raw.milk.death.1917Diana Reed, whose farm provided the milk said, “Some people got sick who did not drink the milk,” she said Saturday.

State health officials also tested manure of the cows at the Reed ranch and concluded some of the cows contained the strain of Campylobacter that sickened the students.

On Friday, state health officials identified the Reed farm as the source of the milk following an open records inquiry by the Milwaukee Journal Sentinel.

But Reed said there could have been other sources of the bug.

“I discussed it with the epidemiologist in Madison. He gave me some statistics — 56 people ate chicken, 38 got sick; 43 people chose to drink milk and 33 got sick,” she said. “They interviewed everyone who was there.”

That leaves five people who did not drink milk, but who still had Campylobacter.

State identifies farms tied to two raw milk illness outbreaks, refuses to hear appeal

A day after The Milwaukee Journal Sentinel publicly revealed that government types weren’t willing to identify two farms that were the sources of raw milk that sickened dozens at school events, some type of sanity has prevailed; the farms have been identified and separately, the state Supreme Court has refused to consider whether a Sauk County farmer was properly convicted of selling raw milk in 2013.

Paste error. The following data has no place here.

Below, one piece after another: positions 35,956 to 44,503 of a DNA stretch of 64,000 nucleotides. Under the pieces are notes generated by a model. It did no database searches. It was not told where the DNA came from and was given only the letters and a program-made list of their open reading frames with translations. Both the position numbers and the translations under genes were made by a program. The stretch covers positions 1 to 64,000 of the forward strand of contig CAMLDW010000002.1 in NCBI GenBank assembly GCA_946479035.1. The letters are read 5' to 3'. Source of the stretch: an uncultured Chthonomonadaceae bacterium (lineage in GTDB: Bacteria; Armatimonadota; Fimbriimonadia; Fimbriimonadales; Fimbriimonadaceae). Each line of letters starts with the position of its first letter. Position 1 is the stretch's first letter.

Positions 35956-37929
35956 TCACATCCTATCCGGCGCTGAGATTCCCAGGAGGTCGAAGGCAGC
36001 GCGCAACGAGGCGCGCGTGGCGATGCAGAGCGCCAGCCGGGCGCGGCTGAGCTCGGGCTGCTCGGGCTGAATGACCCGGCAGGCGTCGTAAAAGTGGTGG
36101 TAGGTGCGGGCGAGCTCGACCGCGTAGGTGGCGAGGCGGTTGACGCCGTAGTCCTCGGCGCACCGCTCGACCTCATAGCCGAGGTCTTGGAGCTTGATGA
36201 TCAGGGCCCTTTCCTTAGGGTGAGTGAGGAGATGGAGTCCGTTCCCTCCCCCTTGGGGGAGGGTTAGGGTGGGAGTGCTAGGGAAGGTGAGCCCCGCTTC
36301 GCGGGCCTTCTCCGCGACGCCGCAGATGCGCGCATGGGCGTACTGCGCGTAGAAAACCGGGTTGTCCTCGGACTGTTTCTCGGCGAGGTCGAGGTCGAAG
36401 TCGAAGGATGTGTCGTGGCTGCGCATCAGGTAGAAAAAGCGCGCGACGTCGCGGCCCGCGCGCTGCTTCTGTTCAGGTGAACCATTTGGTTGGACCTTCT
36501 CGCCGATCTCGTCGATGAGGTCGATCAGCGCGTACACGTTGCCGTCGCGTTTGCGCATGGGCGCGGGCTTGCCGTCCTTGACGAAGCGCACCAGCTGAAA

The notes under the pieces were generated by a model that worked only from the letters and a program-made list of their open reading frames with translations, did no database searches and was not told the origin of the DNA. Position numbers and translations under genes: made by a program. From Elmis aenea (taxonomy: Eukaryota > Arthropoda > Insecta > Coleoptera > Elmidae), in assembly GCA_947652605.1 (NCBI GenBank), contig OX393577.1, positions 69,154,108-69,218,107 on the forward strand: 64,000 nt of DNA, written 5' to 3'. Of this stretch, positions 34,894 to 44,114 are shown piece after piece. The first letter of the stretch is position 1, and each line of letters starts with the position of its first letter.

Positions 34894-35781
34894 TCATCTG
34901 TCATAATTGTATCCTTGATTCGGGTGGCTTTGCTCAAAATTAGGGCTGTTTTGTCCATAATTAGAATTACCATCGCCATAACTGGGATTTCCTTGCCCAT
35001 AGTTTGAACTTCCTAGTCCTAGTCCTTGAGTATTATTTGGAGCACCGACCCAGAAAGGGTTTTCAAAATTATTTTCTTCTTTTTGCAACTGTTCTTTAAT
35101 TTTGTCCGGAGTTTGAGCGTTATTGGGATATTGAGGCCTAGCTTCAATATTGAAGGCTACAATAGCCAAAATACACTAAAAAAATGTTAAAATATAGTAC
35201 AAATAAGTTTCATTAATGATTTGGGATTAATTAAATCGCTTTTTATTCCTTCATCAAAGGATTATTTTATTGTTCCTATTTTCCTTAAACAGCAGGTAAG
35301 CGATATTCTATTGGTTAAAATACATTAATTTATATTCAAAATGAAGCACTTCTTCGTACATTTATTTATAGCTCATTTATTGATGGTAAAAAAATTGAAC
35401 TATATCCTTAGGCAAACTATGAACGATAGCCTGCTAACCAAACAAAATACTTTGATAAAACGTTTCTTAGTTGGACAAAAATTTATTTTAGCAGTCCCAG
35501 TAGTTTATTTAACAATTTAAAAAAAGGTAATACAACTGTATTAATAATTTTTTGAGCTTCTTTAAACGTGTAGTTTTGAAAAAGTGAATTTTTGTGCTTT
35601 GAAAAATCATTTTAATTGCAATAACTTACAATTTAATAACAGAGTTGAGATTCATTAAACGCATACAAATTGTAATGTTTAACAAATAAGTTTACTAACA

napoleon.raw.milkIn the most recent incident, this fall in Durand, 38 people associated with the Durand High School football team fell ill after a potluck dinner where unpasteurized milk was served. Twenty-six of the illnesses were laboratory confirmed to stem from Campylobacter jejune, a bacteria sometimes found in unpasteurized milk or undercooked meat and poultry.

A state Department of Health Services memo released Friday by the state Department of Agriculture, Trade and Consumer Protection, said the milk came from a farm operated by Roland and Diana Reed, of Arkansaw, located near Durand in Pepin County.

The agency also identified a local farm whose unpasteurized milk was tied to the illnesses of 16 people, including students, at North Cape elementary school in Racine County in 2011. It was identified as the Schaal Dairy Farm, according to state officials, who said a relative of the farmer took the milk from the farm to the school, without the farmer’s permission. No action was taken against the owner of the farm.